Has the Christmas shopping season overtaken Halloween?
The pandemic has further complicated matters. Supply chain issues have sparked fear of scarcity. Americans, many of whom celebrated a watered-down version of the holidays last year, are also eager to start the holidays and make up for lost time.
“We knew our customers would want to come earlier this year,” said Russ Patrick, merchandise manager for Neiman Marcus, which started selling holiday items – including fully decorated Christmas trees – in September. “There is a desire to catch up with last year’s season which was very impacted by the pandemic.”
Discount retailers are also benefiting from the supply chain rush. “People think, ‘Oh my God, the stores won’t have any products,’” said Bruce Levine, director of merchandising at 99 Cents Only Stores, based in California. “This mindset makes people want to shop early, and we wanted to take advantage of it.”
Before the pandemic, 99 Cents Only Stores returned its Halloween displays to Christmas on the night of October 31. This year, he dumped Halloween products in mid-October. “We’re 10 percent ahead of last year’s sales,” Mr. Levine said. “We plan to have our biggest Christmas yet.”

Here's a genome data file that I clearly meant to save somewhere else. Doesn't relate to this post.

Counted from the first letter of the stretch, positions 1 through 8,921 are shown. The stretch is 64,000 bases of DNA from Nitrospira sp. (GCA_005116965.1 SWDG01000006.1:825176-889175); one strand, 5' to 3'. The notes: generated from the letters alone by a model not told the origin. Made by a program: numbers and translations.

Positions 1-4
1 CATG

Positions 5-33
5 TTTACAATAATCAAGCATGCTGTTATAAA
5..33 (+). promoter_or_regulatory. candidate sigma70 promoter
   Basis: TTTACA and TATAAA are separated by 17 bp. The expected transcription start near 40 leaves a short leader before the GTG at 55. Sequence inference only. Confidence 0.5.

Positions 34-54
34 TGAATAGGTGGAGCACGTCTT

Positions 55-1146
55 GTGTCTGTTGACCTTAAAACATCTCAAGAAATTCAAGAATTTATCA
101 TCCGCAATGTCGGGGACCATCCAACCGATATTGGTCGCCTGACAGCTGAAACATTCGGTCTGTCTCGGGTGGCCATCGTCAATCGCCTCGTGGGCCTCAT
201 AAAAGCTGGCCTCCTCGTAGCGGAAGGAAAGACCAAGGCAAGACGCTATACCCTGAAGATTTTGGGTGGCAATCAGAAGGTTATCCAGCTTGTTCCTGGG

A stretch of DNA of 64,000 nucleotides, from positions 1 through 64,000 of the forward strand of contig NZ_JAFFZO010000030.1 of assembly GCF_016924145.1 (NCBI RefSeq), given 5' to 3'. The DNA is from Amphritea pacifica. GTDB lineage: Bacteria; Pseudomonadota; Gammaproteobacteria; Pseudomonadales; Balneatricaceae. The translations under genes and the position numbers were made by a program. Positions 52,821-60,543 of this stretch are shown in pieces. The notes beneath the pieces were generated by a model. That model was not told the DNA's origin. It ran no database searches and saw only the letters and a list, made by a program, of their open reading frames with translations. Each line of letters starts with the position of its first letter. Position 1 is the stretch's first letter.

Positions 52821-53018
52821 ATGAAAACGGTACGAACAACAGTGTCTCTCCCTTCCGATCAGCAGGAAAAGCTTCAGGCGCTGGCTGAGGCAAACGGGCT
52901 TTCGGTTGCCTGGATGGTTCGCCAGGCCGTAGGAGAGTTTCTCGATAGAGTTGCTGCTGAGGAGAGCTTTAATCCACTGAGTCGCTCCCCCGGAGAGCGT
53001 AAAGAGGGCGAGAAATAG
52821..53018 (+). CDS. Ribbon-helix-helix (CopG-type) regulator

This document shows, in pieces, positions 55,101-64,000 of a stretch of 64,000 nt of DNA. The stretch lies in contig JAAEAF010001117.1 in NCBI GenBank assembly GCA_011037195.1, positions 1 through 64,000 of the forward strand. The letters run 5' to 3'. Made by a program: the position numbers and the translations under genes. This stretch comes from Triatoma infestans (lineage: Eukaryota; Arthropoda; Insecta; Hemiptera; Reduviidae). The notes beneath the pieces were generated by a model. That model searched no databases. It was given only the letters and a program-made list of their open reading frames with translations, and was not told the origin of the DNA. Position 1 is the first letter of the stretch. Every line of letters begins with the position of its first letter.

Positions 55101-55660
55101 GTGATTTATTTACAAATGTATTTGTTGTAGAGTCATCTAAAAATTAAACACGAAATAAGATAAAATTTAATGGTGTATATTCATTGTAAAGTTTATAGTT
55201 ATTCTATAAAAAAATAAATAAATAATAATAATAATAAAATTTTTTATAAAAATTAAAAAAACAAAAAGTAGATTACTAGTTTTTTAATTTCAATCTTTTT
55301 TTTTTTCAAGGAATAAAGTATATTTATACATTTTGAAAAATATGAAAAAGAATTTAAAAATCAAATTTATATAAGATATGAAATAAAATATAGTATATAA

Big Lots, another budget chain, turned off Christmas lights and trees right after Labor Day. (Halloween products sold out in July.) “Customers now know that if they don’t go out and shop early, they might not get what they want,” said Bruce Thorn, general manager of the company.
Not all retailers brought Christmas forward this year. Home Depot and Walmart have the same hours. One reason may be that not all consumers are happy with the oversized shopping season.
Joe Ramoni, 29, YouTube Creator from Philadelphia, went to her local Rite Aid and Target last week to shop for Halloween decorations, hoping to score some sales, but they’re all gone and replaced with Christmas flourishes. “It looks like we are moving from Halloween to Christmas because of the business value,” he said. “Isn’t there time for both?” “